Bone flail from the Kievan Rus’ (when the find is fire, but the sale is not successful)
Just yesterday i came across a lot which drew my attention because of the fact that the object sold was thousands of years old, but the price was less than 10$. I decided to wait until the end of the auction, to see what it would finally be sold for.
A detectorist was selling his find – a flail made of bones with ancient decorations. The length was 120 mm, and the weight was 140 g.
Something that is interesting about this artifact is: in the detectorist community the word “flail” has a slightly different meaning than it actually is. As Wikipedia says, a flail is “a long, two-handed infantry weapon with a cylindrical head” But for us diggers, a flail is the “cylindrical head” itself, which is attached to a wooden handle.
Usually, flails were made of bronze, but this one was made of a bone and found with a detector.
How did a digger with a detector discover this flail? The explanation is very simple – in the hollow part of the bone there was a steel pin.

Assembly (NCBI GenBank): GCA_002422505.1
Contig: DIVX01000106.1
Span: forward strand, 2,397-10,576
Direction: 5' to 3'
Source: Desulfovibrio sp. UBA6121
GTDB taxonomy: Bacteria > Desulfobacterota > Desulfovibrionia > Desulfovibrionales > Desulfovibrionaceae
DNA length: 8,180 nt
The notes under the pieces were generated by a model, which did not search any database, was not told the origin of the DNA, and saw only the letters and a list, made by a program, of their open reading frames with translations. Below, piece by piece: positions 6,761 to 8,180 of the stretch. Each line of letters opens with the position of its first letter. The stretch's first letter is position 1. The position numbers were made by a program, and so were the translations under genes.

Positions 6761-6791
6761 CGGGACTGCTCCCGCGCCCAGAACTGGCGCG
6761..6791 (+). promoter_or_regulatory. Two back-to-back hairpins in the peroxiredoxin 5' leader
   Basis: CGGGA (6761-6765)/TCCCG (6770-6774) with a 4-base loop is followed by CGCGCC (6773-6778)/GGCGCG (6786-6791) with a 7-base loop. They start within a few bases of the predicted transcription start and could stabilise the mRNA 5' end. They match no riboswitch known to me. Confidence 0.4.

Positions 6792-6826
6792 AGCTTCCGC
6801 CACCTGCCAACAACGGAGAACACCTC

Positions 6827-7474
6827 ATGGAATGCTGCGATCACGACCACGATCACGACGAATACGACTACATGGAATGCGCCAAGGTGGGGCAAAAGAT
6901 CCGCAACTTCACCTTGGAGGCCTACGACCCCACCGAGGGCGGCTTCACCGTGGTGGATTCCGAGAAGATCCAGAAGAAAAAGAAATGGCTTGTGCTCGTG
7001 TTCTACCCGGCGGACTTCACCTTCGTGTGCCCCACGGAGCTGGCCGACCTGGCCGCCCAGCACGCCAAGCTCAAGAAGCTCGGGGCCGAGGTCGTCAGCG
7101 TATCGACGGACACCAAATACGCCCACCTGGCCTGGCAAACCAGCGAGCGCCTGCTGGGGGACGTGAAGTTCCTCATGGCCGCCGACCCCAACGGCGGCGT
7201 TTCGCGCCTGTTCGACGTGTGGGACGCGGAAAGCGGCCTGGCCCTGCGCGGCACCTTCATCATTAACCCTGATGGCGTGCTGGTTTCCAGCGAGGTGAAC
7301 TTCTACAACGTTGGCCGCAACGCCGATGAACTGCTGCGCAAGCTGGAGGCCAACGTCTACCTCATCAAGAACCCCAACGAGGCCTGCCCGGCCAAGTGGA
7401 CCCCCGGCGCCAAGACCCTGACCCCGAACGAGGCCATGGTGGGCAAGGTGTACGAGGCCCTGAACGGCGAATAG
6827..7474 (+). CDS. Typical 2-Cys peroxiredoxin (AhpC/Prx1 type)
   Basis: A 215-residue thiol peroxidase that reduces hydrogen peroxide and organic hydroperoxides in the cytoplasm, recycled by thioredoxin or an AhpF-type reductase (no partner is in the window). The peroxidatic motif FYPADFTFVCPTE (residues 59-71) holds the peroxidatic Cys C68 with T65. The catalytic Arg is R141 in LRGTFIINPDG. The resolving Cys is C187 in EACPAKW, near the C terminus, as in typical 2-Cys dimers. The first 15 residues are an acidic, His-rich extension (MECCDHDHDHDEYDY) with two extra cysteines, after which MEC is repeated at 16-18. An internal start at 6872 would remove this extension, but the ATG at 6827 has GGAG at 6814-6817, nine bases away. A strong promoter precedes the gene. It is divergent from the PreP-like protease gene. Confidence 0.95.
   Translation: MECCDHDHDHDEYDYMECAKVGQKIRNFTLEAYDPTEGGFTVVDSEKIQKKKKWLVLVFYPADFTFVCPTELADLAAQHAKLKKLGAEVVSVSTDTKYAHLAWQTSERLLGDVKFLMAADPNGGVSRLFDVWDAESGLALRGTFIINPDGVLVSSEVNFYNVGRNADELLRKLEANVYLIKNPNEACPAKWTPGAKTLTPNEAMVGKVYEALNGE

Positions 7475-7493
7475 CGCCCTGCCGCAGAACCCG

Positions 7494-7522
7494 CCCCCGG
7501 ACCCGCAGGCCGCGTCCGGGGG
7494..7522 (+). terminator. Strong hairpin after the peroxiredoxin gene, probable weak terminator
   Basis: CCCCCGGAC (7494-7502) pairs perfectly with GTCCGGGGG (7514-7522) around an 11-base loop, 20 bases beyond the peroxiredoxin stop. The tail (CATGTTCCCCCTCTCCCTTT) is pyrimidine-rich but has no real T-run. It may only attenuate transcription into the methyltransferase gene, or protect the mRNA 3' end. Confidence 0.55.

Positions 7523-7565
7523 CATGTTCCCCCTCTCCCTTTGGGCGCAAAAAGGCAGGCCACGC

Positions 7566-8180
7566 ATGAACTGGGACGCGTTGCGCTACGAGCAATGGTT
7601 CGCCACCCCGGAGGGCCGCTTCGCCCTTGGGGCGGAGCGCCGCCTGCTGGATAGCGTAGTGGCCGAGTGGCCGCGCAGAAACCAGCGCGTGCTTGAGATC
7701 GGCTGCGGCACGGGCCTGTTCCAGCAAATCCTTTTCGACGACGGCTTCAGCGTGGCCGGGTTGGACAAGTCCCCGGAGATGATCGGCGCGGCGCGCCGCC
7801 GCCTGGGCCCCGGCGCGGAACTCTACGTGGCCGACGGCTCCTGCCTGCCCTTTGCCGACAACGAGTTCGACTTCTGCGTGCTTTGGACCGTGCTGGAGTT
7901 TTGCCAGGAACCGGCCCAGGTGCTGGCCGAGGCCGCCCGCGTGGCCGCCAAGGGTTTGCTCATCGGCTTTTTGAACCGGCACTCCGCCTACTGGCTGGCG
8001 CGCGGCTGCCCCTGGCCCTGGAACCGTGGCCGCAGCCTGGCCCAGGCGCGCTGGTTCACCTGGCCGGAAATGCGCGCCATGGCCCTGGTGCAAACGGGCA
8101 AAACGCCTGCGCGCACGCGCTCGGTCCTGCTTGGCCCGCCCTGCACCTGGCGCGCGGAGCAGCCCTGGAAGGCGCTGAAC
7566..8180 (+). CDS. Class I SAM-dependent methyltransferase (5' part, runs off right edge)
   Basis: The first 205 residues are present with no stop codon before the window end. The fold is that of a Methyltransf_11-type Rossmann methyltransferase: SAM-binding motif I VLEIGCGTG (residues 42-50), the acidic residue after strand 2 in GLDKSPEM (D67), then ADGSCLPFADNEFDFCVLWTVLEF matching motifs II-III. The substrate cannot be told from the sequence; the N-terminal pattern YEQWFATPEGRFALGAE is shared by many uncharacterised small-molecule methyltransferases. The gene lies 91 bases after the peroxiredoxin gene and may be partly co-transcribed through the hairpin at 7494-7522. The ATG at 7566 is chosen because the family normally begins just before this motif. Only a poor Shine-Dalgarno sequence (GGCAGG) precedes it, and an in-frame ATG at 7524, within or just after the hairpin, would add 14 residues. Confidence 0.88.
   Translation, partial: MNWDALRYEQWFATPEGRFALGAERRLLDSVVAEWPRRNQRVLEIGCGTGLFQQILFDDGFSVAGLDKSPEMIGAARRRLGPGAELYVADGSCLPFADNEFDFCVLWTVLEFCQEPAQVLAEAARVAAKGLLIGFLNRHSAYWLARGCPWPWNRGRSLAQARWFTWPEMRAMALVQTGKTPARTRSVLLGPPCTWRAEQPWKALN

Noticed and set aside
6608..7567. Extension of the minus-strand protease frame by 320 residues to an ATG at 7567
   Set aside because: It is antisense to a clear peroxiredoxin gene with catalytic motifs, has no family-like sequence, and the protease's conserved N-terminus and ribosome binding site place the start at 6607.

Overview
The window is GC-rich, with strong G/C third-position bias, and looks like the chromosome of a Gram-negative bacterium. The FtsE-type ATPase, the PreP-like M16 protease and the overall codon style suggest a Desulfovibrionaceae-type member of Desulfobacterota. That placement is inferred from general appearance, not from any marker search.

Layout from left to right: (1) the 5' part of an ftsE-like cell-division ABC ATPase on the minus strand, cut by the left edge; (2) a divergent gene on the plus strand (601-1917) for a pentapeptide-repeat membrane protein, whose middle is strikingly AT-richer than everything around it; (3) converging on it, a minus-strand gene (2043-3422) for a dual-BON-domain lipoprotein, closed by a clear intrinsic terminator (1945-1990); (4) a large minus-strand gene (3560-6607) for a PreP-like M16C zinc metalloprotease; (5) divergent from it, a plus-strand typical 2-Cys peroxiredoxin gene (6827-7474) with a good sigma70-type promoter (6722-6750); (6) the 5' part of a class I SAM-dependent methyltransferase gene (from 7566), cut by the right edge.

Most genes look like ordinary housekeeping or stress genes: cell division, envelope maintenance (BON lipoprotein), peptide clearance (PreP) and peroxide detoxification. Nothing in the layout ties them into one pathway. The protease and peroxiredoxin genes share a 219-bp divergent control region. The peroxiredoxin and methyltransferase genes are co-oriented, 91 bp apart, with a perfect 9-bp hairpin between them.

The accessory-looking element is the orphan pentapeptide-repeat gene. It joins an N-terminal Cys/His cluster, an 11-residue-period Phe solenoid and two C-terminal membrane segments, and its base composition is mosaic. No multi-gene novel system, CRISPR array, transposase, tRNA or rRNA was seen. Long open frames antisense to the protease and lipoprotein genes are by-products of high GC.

This flail was found with the metal detector Minelab E-Trac. The digger says he retrieved it from a depth of one meter.
It is a pity, of course, but the bone has been in the ground for almost 10 centuries, and has irreplaceable losses.
I think that the condition was what determined the final value of the artefact. The flail got sold for 30$. If this is a lot or too little for such an artefact, i will let everyone decide for themselves.
I am curious to know where it was sold. eBay no longer lists Antiquities which makes tracing sellers alone, much harder.